Book Review: How to Fail at Flirting by Denise Williams


Thanks NetGalley and Berkley Romance for sending me an electronic copy of How To Fail at Flirting in exchange for an honest review.


Title: How to Fail at Flirting

Author: Denise Williams

Page Count: 336

Publication Date: 12/2020

Rating: 4/5 stars

I’m a sucker for a good romance novel. And no, I’m not talking about books where you’ll find a shirtless, Fabio-like male lead, wrapping his arms around a fair-skinned damsel in destress with mouths agape in what I can only assume is ecstasy, on the cover.

For one, I happen to like my leads with their shirts on thank you very much. Well, most of the time anyway 😏.

As for the fair-skinned damsel? I can do without stories of White Knights saving her from the clutches of some sinister force with a kiss that sweeps her off her feet.

Also, why does she have to be fair-skinned? Is a leading lady that looks like me too much to ask for?

Thankfully, over the past few years, I’ve noticed an influx of WOC taking center stage in their love stories, and How to Fail at Flirting is the latest of the growing collection.

But before we get into the review, can we discuss how absolutely ridiculous this cover is? Like, what is going on here?

A love story you can count me out of. Respectfully.

Alright, back to what we came here for. How to Fail at Flirting is the debut novel by Denise Williams about Naya Turner, a 30-something-year-old college professor whose unexpected behavior puts her in the hands of a quirky yet charming man in a difficult period of her life.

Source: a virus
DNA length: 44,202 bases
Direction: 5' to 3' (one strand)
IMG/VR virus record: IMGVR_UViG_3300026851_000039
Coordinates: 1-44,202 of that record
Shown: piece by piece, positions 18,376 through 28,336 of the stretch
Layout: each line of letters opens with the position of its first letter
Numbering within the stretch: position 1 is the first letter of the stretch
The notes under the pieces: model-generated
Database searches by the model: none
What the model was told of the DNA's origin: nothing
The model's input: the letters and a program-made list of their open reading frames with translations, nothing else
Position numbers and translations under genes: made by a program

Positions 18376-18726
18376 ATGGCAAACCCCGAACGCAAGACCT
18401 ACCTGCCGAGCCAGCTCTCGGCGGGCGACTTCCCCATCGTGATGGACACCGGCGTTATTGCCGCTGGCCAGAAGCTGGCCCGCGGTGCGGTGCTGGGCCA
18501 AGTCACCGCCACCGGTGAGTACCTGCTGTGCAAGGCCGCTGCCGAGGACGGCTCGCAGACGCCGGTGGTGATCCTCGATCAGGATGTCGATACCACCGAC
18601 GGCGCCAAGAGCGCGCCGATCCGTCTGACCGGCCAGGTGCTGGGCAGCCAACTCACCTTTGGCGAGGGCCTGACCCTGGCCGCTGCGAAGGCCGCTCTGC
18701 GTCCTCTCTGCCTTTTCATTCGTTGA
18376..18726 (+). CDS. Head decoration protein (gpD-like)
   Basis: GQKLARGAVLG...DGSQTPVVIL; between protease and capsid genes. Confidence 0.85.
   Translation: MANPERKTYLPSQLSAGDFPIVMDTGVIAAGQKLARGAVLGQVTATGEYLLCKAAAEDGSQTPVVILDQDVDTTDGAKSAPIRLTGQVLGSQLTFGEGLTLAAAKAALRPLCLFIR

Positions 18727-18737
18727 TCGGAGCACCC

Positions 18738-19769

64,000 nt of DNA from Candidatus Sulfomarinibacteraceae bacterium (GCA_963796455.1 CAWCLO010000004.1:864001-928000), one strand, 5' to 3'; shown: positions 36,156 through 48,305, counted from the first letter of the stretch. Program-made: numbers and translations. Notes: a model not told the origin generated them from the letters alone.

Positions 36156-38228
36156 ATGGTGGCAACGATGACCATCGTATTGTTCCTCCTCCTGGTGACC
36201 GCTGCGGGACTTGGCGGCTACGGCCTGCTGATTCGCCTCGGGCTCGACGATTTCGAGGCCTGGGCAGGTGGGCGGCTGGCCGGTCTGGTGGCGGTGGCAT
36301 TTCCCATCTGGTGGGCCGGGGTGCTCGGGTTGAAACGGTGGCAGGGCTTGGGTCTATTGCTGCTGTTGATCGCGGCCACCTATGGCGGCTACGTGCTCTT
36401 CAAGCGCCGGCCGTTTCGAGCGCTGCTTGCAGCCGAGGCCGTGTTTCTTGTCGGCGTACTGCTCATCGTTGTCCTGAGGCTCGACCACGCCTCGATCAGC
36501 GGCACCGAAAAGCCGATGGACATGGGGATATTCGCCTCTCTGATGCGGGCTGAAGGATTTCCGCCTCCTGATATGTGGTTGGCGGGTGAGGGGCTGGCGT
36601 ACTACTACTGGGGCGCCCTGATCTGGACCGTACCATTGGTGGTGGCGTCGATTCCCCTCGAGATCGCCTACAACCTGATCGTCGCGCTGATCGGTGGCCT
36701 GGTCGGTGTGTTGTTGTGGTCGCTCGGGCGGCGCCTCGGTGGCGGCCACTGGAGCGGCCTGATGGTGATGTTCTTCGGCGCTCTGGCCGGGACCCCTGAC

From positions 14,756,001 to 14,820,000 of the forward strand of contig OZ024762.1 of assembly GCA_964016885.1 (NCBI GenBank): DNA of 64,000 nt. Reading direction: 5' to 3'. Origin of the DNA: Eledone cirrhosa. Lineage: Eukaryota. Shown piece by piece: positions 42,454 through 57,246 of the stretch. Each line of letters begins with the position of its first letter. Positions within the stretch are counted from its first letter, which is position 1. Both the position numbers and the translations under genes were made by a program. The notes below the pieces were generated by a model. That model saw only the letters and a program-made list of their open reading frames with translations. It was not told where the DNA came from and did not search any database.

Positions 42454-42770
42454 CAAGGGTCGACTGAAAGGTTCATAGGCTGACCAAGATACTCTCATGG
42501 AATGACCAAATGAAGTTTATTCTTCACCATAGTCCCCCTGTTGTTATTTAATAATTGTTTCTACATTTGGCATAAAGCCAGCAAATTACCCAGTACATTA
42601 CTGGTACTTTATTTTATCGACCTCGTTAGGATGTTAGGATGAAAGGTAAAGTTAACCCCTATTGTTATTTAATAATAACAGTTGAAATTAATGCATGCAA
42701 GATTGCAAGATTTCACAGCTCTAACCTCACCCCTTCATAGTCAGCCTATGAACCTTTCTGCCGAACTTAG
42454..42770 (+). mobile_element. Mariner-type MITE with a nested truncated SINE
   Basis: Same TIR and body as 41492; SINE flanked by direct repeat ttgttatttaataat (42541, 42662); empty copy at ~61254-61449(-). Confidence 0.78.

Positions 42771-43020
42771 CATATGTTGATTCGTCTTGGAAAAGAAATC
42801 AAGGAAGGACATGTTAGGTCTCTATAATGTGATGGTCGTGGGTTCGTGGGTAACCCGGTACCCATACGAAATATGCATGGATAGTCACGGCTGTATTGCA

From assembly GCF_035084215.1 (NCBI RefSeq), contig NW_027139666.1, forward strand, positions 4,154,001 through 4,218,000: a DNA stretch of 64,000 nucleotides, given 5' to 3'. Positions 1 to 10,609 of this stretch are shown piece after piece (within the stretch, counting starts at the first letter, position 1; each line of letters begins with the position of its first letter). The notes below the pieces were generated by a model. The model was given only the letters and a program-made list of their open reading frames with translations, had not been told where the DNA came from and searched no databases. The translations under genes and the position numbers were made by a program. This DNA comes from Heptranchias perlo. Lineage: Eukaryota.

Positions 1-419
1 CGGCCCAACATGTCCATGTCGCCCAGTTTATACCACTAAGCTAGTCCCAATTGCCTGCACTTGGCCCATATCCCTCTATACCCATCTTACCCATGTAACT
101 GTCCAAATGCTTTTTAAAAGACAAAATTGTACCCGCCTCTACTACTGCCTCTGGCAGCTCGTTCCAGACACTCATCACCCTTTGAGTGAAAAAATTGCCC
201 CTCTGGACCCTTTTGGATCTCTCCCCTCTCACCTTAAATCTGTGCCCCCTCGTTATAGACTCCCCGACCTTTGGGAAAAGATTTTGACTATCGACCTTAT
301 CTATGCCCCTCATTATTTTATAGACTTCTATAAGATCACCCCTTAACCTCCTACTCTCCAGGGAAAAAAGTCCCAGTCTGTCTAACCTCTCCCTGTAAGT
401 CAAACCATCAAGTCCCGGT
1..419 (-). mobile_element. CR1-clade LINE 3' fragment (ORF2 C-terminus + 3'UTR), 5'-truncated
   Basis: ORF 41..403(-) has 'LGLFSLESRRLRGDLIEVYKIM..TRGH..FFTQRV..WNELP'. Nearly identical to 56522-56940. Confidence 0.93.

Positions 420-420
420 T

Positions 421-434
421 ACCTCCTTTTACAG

Still reeling from the effects of an abusive relationship, her best friends convince her to let her hair down and unbutton her cardigan for a night out on the town. When a blip in her plans leaves her to her own devices, she bumps into Jake, a geeky yet charming businessman. The almost one-night stand turns into a bit of a romantic adventure.

Unfortunately, moving forward proves to be impossible for her without dealing with the past, and with her job at the university on the line, emotions are high as she has to decide if facing her demons is worth a chance at love.

This book isn’t the cavity-inducing super sweet rom-com I expected, but that made me like it even more. Naya isn’t a “Strong Black Woman” who can handle it all, nor is she a damsel waiting to be saved. She’s a good person with a bruised spirit who’s just trying to move on as best as she can. Obviously, the road is bumpy, but let’s be real, this is a romance novel, so we know things will turn out fine in the end.

Oh, and she’s mixed, and I like how her background plays a role in the story since Jake is white.

Speaking of Jake, I thought he was great as the male lead. Definitely not as brooding and masculine as Fabio, but a handsome, successful late bloomer who kept Naya on her toes early on.

There isn’t much I didn’t necessarily dislike about the book. But unlike the last book I read, it probably won’t stick with me for days to come, but I needed a read with a happy ending, and that’s what I got.

What else can I say except this book is a good read? That is if you’re into romance and are prepared for mentions of abusive relationships.

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